THE BEST WRONGFUL DEATH LAWYERS IN ARKANSAS – understand that all lives have value.


The nursing home industry in Arkansas recently attempted to put an issue on the ballot which, if passed, would have changed the Arkansas Constitution and allowed the legislature to set the value of non-economic damages in medical cases at no less than $250,000.00. (Fortunately, our Supreme Court found the initiative, particularly the phrase “non-economic damages” inadequately defined and struck it from the ballot.) Had this actually become law, and had our legislature actually set “non-economic damages” at $250,000.00, then whether it knew it or not, it would have been limiting a jury’s right to set the value of life itself at no more than $250,000.00.

Right now in Arkansas, if someone in your family is taken out of this world through negligent, careless or intentional conduct of another, a jury is given the power to compensate certain family members for grief and loss of financial support, but also, the estate of the decedent is entitled to recover certain things. One of these elements of “damages” is “loss of life.”


Our Supreme Court has explained in case law that a jury must use the evidence presented at trial to determine the value your deceased loved one would have placed on his or her own life. (Think about that for a moment. If you were killed as a result of “wrongful” conduct tomorrow, a jury might be asked to determine the value you placed on your life.)

The best trial lawyers in Arkansas understand that building a wrongful death case for trial, entails learning everything there is to know about the life that was lost — from every available resource. The best case preparation involves spending a great deal of time with family members and close friends of the decedent; going to his or her church; visiting his school or place of work; studying family videos and photographs, and really listening to every story that can be told about the person whose life will be the focus of the trial. (Sort of brings to mind what Atticus Finch told his young daughter in Harper Lee’s amazing book, To Kill a Mockingbird.)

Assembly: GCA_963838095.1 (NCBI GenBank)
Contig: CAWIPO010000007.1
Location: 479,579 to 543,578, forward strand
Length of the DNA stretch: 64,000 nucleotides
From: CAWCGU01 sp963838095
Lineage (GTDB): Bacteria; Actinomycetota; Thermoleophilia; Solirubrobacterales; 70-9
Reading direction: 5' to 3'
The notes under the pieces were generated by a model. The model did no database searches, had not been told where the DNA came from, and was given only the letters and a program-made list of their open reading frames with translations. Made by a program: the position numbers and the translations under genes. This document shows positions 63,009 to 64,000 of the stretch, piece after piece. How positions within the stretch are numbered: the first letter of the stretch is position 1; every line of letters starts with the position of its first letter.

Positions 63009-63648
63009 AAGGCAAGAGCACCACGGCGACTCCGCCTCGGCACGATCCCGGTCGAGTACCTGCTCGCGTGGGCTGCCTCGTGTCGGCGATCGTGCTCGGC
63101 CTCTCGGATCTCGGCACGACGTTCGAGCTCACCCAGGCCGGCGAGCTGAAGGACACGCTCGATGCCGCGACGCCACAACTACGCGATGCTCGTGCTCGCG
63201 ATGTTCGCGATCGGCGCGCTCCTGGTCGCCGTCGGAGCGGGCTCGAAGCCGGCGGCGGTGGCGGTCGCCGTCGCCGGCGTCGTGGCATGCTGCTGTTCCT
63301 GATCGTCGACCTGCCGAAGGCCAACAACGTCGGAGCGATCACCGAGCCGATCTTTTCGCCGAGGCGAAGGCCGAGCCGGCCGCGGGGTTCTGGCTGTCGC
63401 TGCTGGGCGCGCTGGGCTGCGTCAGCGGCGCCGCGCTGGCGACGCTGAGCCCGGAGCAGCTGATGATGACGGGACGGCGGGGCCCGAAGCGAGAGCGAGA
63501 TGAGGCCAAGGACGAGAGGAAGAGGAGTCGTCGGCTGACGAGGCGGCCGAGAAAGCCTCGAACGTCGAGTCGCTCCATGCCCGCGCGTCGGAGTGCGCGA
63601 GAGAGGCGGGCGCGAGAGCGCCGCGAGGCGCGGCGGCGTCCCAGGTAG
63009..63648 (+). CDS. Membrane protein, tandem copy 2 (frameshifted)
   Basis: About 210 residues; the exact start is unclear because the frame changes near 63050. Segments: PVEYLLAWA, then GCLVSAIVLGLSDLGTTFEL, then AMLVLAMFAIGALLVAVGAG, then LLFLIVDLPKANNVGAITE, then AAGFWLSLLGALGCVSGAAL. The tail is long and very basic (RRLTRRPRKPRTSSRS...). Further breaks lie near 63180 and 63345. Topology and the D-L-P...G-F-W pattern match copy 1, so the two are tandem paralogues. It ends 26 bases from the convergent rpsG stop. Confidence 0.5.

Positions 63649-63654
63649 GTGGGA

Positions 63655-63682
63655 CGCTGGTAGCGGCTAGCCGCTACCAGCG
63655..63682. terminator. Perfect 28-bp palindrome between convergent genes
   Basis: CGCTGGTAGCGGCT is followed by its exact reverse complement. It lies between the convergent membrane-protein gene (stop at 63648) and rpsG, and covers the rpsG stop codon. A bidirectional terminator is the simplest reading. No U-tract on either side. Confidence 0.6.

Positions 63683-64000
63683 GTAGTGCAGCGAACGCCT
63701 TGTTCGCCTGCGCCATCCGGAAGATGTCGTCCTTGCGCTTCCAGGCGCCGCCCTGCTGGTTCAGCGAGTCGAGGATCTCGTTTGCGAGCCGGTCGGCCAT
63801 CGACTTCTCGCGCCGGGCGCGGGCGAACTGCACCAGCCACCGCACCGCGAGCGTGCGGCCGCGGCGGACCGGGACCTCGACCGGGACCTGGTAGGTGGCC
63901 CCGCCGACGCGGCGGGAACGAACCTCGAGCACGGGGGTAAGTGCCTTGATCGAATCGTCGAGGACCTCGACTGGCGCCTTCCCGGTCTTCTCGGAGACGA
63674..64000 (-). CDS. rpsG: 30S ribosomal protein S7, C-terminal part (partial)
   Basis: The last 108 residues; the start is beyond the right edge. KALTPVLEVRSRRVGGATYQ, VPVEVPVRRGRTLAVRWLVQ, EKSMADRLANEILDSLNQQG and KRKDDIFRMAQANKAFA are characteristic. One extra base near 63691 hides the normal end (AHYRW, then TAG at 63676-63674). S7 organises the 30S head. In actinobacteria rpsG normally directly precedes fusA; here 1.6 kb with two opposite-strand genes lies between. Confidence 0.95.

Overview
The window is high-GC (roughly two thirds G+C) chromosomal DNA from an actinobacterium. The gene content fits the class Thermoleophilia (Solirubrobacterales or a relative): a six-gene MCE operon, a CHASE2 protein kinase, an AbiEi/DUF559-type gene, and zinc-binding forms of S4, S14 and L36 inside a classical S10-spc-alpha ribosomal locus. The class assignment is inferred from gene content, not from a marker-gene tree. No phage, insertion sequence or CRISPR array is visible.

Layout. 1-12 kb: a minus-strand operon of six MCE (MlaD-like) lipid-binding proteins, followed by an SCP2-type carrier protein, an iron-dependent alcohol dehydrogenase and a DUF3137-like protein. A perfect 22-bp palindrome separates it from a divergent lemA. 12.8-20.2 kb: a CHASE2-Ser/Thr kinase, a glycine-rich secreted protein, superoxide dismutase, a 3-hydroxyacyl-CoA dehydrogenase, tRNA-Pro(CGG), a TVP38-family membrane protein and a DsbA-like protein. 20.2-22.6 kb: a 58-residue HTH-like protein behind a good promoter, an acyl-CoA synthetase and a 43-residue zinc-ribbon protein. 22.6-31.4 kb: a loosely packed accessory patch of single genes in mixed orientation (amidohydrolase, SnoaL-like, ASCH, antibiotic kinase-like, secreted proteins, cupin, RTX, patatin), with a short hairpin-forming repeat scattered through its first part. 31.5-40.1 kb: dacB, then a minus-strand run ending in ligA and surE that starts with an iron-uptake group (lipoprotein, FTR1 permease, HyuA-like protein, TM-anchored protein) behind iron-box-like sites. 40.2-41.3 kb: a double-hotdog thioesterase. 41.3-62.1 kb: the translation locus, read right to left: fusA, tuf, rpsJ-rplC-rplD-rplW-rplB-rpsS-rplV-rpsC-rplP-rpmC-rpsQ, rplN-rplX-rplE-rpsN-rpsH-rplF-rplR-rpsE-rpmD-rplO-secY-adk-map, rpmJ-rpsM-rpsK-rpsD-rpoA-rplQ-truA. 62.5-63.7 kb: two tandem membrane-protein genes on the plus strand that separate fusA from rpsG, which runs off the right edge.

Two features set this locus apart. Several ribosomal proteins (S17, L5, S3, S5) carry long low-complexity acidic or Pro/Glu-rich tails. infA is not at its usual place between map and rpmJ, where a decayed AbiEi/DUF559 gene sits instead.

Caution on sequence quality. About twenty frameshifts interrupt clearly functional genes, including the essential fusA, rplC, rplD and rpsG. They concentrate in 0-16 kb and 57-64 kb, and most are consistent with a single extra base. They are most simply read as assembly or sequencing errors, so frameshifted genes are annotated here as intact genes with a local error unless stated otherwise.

“First of all,” he said, “if you can learn a simple trick, Scout, you’ll get along a lot better with all kinds of folks. You never really understand a person until you consider things from his point of view […] until you climb into his skin and walk around in it.”

It is only after such intense, serious and focused personal study, that a good trial lawyer begins to truly understand what evidence best illustrates the value that your love one placed on his or her life.  With this knowledge, a trial strategy can be developed that presents real and substantial evidence so that a jury can be provided genuine facts to look to in making such an important determination.

Fortunately, in Arkansas, juries will retain the power that our Founding Fathers intended and the nursing home industry will not use our constitution (and then its powerful lobby) to convince the legislature to set a very low arbitrary limit on the value of life …at least for now. (Probably a very good thing for everyone who is now, or ever will be, in a nursing home.) It’s also a good thing for every family who has lost a child …born or unborn.


Mulkey Law Firm has proudly represented families who have lost loved ones for over twenty-five years. We respect life and believe that all lives have tremendous value. Please click HERE to read our latest client ratings and reviews.